Get the latest updates as we post them — right on your browser

. Last Updated: 07/27/2016

Looping the Loop By Canoe in Canada

The key to enjoying a canoe trip in the backwoods of western Canada is, like the Boy Scout motto says, Be Prepared.

Be prepared for rain -- on a week-long trip we had continuous rain for 72 hours, by which time water had seeped through every crack and cranny of even the best waterproof clothing.

Be prepared for sun -- at the 950-meter altitude of the Bowron Lakes chain, there is little atmosphere to filter the rays, and the day it stopped raining we all burned. Be prepared for cold -- on our mid-August trip we saw fresh snow on the hills less than 100 meters above one campsite.

Be prepared to get a workout -- the Bowron chain stretches for 116 kilometers, including 10 kilometers of portages, where instead of your canoe carrying you, you have to carry your canoe and a pack weighing up to 45 kilograms.

But mostly, be prepared to spend a week to 10 days in some of the planet's most gorgeous, serene woodland, full of wildlife and almost empty of people.

The Bowron Lakes -- with the handy feature for canoeists of forming a ring ending up within a kilometer or so of where it starts -- are situated roughly in the middle of British Columbia, Canada's westernmost province. British Columbia's terrain is dominated by a series of mountain ranges rising out of the Pacific in the west and culminating in the Rockies in the east. Bowron Lakes Provincial Park is located in the Cariboo, the timber and cattle-ranching country of the central plateau.

The scenery is similar to the more famous Rocky Mountain parks of Banff and Jasper, but with the advantage of having a lot fewer people around.

To ensure you won't be crowded once you are on the lakes, there is a daily maximum of 55 people per day allowed to enter the circuit. Although some places are held open for "walk-ups," reservations are really a must for those visiting from abroad.

The Bowron chain itself is composed of distinct parts. The first is a series of small, "pothole" lakes with portages between each. They provide a good break-in period for learning whether your packs are balanced, the best way to load your canoe for stability, and to get your paddling coordinated.

A major trip like this is not the right place to learn how to handle a canoe, so at least one person in each canoe should be familiar with small craft. Inexperienced paddlers, however, can make the best of this stretch to get comfortable.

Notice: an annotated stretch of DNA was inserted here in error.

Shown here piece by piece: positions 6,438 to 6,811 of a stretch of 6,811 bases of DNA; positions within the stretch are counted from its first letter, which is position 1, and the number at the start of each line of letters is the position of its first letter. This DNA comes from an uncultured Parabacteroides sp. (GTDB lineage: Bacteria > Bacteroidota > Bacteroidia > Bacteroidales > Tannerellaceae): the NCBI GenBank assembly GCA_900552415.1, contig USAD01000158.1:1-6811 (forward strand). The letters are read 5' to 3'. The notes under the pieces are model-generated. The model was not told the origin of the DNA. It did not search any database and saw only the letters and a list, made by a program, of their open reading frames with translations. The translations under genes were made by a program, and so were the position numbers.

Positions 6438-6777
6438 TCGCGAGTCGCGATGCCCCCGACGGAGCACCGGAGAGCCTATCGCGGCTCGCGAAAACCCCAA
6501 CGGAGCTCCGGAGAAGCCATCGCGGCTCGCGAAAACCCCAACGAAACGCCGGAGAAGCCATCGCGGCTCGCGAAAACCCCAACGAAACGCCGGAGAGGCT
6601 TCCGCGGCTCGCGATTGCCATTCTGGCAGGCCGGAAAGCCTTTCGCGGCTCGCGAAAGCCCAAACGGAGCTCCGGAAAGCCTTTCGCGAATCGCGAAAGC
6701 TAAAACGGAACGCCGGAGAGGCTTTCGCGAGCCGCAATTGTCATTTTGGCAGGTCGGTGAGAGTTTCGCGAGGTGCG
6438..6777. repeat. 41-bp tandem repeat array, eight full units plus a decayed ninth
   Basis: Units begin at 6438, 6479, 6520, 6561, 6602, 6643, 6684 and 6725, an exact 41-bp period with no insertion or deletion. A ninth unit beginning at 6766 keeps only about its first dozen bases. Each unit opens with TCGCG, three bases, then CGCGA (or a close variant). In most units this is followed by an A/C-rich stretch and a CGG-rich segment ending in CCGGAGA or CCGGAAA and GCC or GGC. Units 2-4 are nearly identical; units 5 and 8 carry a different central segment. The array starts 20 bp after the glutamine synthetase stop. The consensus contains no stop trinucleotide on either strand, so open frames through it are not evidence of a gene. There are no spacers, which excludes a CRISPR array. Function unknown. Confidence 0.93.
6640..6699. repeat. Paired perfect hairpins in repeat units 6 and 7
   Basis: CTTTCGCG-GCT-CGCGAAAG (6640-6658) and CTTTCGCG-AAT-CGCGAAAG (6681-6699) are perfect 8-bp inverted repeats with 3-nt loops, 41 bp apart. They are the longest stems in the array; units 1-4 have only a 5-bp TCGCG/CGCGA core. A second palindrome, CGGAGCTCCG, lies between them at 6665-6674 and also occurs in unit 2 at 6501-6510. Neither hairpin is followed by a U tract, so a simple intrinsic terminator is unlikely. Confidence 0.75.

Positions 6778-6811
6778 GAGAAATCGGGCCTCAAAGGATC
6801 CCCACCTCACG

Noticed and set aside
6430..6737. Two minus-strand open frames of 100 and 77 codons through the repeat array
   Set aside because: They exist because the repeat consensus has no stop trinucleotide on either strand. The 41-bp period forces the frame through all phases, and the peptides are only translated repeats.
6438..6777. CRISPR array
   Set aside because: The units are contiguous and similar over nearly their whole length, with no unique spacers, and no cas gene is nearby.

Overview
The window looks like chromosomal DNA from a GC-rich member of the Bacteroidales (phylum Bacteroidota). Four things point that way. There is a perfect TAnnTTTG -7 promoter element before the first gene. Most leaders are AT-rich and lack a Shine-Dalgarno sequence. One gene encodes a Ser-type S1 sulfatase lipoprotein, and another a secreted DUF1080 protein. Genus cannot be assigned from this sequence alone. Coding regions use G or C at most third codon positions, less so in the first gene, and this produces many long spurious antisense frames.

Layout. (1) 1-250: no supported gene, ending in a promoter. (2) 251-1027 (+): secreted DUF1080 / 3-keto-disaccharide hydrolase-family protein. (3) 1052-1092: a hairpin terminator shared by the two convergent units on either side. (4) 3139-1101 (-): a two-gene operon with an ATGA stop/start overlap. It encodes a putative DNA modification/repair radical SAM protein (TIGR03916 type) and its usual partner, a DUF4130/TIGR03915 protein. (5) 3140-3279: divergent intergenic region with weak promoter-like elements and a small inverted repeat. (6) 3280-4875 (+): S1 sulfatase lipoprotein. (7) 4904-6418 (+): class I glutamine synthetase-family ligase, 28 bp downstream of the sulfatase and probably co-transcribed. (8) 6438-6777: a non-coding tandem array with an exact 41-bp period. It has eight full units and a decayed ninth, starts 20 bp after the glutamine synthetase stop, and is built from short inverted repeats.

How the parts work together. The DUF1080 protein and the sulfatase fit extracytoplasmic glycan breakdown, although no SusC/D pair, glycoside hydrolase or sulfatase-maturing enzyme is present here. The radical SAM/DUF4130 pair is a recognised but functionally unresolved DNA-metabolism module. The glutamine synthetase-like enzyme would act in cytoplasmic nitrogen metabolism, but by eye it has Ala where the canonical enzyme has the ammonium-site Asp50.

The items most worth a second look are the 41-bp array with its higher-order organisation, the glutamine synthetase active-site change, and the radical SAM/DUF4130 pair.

The second stretch of water is Isaac Lake, part of the aptly named Clearwater River system. This can be a long, hard paddle if the wind is in your face, and the waves can reach a meter in height.

It is also the stretch with the most spectacular scenery, with the lake sitting at the bottom of a sharply V-shaped valley, with snow-topped mountains unfolding on either side as you make your way between them. An afternoon hike up one of the mountains -- pick one, any one -- is a chance to limber up your legs instead of your arms, and provides a scenic view from the heights.

At the end of Isaac Lake is a small rapids (easily hiked around if you don't feel up to a little whitewater adventure) and the longest portage on the trip. The lakes are just inland from the temperate rain forest of the Coast Range mountains, and this portage through the heaviest bush of the trip gives a good feel for the lushness of the coastal greenery.

After the portage, the next piece of river is a lazy man's heaven -- a five-kilometer-long drift down the Cariboo river as it loops lazily through a wide, flattening valley and eventually spawns a series of shallow lakes. The terrain lends itself to moose and aquatic animals. We tailed a pair of otters for about a kilometer and unless we got closer than four or five meters in our canoes, they didn't seem to mind too much, powering swiftly along underwater at a surprisingly good clip.

Waterfowl also nest along the Cariboo, and we surprised a pair of Canada geese on their riverside nest when we came around one bend, then watched them turn from heavy, waddling birds on shore to graceful, powerful flyers as they lifted off, wingtips splashing with every stroke.

The great advantage of touring by canoe is that the boats are almost soundless and so do not spook wildlife unless you get too close. Because motorized craft are not allowed, you have the chance to enjoy silence broken only by the wind in the trees and the lap of the water. After five or so days, even the most city-abused ears can pick up the sound of a bird flapping its wings as it passes 10 meters overhead. But be warned -- you may need earplugs to filter out some of the city's background noise when you first return.